MLB 2K12 DS Review: Rain-Out
But with two screens and a decent graphics processor, nothing but hard work could stop 2k sports from delivering gems on Nintendo’s DS console.
A complete lack of effort ultimately dooms what could have been a great handheld sports title.
The problems are huge. When you can’t even get player stats right, you know there’s a problem. When you can’t make player trades, there’s an even bigger problem. When the game makes every single element of the sport a total bore, the line has been crossed. MLB 2K12 on the Nintendo DS is such a poor excuse for a baseball game that it’s a wonder it got past quality control. Everything about this game reads of unfinished business, from the lack of gameplay modes to a general lack of precision in the hitting, running, fielding and pitching schemes. This game is an utter joke.
Aside from some of the best play-by-play commentary in a handheld sports title, MLB 2K12 will go down as one of the worst titles 2K sports have ever released.
Graphically, the game isn’t terrible. It looks like a cross between “Super Bases Loaded” and “Ken Griffey Jr.’s Winning Run” on the Super Nintendo. There are no names on the back of jerseys and for the most part, players look exactly alike. Aside from seeing R.A. Dickey’s beard and a stance that kind of resembles Ichiro’s, the game offers little personalization and ways to show the developers actually cared. Overall, it’s a rushed mess. It could have benefitted so much from some tender love and care.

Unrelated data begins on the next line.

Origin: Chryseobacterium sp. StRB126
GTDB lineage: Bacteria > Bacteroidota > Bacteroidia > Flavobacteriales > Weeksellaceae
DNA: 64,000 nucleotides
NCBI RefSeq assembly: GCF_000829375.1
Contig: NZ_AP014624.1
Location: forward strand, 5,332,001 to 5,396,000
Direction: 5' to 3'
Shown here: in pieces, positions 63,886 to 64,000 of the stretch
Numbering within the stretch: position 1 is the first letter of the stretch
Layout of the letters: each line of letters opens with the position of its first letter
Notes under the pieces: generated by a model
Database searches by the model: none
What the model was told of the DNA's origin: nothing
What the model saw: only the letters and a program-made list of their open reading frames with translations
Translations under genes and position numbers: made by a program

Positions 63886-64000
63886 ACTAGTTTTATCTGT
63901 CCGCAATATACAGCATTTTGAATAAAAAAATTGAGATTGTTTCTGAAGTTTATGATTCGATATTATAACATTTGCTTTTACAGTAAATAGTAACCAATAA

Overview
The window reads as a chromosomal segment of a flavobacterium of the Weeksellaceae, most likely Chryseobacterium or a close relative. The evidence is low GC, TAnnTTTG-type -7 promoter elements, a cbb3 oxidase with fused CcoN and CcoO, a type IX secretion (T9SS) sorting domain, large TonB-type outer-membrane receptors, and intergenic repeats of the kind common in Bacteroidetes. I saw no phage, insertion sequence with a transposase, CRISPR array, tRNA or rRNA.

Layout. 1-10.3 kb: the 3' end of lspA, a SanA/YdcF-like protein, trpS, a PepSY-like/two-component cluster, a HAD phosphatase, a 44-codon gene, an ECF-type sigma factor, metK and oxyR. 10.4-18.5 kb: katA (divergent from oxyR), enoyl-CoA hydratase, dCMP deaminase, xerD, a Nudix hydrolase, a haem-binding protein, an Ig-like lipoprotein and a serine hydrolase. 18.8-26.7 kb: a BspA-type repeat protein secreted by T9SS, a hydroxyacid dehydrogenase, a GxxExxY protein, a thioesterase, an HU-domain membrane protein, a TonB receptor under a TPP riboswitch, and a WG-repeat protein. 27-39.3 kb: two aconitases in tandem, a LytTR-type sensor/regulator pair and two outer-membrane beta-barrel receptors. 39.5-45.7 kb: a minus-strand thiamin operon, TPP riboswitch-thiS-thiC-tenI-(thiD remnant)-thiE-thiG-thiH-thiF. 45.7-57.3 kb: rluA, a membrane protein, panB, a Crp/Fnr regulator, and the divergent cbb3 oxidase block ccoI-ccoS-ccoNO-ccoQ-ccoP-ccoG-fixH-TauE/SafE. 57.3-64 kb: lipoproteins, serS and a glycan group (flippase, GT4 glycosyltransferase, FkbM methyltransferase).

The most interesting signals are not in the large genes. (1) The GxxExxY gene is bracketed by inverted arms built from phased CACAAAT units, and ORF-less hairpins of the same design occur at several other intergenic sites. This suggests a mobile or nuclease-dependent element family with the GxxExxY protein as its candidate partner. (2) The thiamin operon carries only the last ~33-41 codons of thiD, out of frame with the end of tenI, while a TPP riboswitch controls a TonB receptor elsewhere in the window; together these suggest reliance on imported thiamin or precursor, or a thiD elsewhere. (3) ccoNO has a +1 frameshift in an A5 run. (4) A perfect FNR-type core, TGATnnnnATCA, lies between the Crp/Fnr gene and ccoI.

As a whole, the game just feels cold- like an old friend you lost touch with and can’t reconnect with. Nothing here is inviting. Even the team select modes are bland and by the numbers. Random bugs along the way also hamper the action. The fielding engine, which looks like it was stolen from “Super Play-Action Football,” makes it almost impossible to know if you’re catching a grounder or a fly ball. It takes strategy and logic out of a game that is bound by it. Hitting as well makes little sense as pitches break unrealistically. Even when you hit a home run or a bases-clearing double, you’ll get little satisfaction.
Why would anyone want to play this abomination? Even the world’s biggest baseball fan won’t find enough here to warrant multiple plays. Unlike a handful of former stars in the sport, this game is in desperate need of a steroid injection.
Patrick Hickey Jr.
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